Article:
29 user 19 critic

Ride (2014)

R | | Comedy, Drama | 1 May 2015 (USA)
2:19 | Trailer

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A mother travels cross-country to California to be with her son after he decides to drop out of school and become a surfer.


Helen Hunt


Helen Hunt (screenplay)





Cast overview, first billed only:
Helen Hunt ... Jackie
Brenton Thwaites ... Angelo
Julie Dretzin ... Joanna
Jay Russell ... Maitre 'D
Jordan Lane Price ... Marywald
Willie C. Carpenter ... Doorman (as Willie Carpenter)
Richard Kind ... Boss
Makena Lei Carnahan Makena Lei Carnahan ... Young Girl on Plane
Jay Huguley ... Co-Worker
Robert Knepper ... Peter
Leonor Varela ... Danielle
Amberly Rose Echeverry Amberly Rose Echeverry ... Makena Lei
Evan Williams ... Brad
Keith Ewell ... Flight Attendant
David Zayas ... Ramon


A mother travels cross-country to California to be with her son after he decides to drop out of school and become a surfer.

Plot Summary | Add Synopsis


When her son dropped out, she dropped in.


Comedy | Drama

Motion Picture Rating (MPAA)

Rated R for language and some drug use | See all certifications »

Parents Guide:

View content advisory »


Official Sites:

Official site





Release Date:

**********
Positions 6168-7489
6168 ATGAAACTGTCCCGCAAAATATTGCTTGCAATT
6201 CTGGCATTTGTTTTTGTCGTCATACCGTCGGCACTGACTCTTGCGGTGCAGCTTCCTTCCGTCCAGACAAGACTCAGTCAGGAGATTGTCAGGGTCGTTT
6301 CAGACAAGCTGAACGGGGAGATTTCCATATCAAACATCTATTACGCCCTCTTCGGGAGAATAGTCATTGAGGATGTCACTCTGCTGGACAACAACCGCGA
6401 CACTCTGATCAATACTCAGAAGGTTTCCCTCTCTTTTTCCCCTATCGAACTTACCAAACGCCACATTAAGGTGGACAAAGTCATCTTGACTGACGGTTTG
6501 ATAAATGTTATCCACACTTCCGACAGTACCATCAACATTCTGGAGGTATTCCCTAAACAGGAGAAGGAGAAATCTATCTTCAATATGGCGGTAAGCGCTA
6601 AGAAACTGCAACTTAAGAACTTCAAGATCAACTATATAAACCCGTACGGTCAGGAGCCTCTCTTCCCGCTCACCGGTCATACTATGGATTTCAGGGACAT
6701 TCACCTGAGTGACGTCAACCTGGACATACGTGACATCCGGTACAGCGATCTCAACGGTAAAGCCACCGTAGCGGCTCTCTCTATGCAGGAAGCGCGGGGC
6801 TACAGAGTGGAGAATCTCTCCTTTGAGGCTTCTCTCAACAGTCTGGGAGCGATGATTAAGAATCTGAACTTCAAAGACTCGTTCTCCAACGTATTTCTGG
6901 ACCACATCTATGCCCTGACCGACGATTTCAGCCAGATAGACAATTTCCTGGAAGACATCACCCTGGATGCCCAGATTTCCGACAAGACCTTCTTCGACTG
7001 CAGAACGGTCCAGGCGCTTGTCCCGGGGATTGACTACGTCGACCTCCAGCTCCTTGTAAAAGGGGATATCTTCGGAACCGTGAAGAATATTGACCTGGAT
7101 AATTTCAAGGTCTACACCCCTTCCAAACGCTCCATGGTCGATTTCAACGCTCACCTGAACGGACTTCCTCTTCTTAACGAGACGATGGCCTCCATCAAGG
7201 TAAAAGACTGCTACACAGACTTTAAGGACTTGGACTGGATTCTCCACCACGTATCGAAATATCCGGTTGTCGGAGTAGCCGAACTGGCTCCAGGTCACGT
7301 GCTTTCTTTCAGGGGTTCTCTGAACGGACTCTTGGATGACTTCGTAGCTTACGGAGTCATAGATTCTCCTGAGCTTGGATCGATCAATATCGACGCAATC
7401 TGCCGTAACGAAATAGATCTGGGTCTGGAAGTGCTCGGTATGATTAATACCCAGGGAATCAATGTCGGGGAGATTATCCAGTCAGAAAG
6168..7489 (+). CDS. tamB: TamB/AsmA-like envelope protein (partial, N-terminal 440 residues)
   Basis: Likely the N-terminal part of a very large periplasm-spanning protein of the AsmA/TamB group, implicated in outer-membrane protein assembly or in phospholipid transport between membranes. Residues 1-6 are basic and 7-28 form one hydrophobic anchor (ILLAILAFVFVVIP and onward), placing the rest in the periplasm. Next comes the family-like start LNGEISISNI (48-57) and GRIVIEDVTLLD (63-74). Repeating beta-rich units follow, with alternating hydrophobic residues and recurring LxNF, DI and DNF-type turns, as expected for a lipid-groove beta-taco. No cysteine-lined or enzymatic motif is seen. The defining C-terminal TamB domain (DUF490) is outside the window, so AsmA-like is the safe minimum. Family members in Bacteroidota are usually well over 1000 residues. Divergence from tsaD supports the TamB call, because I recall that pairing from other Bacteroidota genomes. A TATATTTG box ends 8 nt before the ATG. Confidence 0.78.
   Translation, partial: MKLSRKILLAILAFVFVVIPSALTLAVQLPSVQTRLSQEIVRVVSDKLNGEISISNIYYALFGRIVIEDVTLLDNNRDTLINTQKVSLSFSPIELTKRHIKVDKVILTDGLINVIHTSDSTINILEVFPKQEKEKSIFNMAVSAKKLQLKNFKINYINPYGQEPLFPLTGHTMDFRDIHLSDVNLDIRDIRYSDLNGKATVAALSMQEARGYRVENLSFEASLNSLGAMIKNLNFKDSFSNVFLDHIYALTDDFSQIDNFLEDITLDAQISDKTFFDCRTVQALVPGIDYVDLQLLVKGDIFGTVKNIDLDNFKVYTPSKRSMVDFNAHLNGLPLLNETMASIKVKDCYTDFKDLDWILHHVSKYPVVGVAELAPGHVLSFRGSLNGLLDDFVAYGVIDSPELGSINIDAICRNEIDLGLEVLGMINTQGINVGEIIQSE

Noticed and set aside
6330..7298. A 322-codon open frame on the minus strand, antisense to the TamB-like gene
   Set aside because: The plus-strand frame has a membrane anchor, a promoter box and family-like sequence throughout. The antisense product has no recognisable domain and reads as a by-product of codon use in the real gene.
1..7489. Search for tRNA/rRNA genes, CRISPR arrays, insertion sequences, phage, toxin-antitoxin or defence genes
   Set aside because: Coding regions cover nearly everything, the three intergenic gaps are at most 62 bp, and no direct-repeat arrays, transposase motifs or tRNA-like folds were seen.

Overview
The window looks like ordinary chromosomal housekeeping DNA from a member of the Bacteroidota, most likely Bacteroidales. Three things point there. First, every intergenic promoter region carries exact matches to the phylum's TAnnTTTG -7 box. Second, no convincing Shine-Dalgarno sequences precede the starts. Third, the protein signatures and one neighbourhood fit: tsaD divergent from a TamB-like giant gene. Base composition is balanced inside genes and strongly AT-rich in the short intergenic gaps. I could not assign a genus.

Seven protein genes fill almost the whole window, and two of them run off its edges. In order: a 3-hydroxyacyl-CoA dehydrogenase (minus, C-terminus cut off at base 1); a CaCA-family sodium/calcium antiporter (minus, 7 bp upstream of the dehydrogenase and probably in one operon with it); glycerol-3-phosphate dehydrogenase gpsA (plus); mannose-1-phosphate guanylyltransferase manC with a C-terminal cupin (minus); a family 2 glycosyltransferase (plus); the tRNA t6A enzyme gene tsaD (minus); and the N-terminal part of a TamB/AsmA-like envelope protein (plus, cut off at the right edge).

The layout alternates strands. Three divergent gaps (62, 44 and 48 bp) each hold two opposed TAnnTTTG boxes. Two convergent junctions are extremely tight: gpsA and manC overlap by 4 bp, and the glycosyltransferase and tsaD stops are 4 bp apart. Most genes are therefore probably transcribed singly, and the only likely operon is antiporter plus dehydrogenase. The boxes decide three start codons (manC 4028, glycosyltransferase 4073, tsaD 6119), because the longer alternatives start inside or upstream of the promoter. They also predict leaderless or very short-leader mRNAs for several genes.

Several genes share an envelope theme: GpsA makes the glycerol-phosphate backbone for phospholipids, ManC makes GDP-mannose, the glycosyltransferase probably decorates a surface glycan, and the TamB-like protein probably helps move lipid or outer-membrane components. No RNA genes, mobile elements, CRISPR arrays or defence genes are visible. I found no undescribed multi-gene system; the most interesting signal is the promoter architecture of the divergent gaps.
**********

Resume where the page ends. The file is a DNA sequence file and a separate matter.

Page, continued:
1 May 2015 (USA) See more »

Also Known As:

California See more »

Filming Locations:

Los Angeles, California, USA See more »

Company Credits

Show more on IMDbPro »

Technical Specs



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Did You Know?


The movie on the television that Jackie (Helen Hunt) and Angelo (Brenton Thwaites) watch after his date leaves (early in the movie), is Young Frankenstein (1974). See more »


Referenced in Chelsea Lately: Episode #8.68 (2014) See more »


Walking In The Light
Performed by Pressure Cooker
Written by Zachary Brines, Adam Dobkowski
See more »

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User Reviews

Stubbornly insufferable
8 September 2015 | by stills-6See all my reviews

I'm conflicted.

Normally a movie of this type will be interesting and fun for most of the first 80 minutes and then end in a clunky manipulative way. It is that rare movie that is stubbornly insufferable for more than 80 minutes and then ends in a weirdly satisfying if predictable way.

It can be unbearable at times to watch Helen Hunt try and act her way through her impassively clay-like new face, as if she were a Star Trek Changeling character. It can be maddening at times at how sympathetic and misunderstood she thinks her character is. And it can be frustrating at how mechanical the scene construction and the in your face symbolism feels.

But I have to admit that there is a charming tone that coalesces nicely in the last 15 minutes. You know what's coming, and the unflinchingly cheesy dialogue up to this point is often unintentionally amusing, but when it happens at the end it feels real, just like the ending to the story she's been discussing with her son. There's just enough of a spark there to make you understand why she wanted to make this movie.

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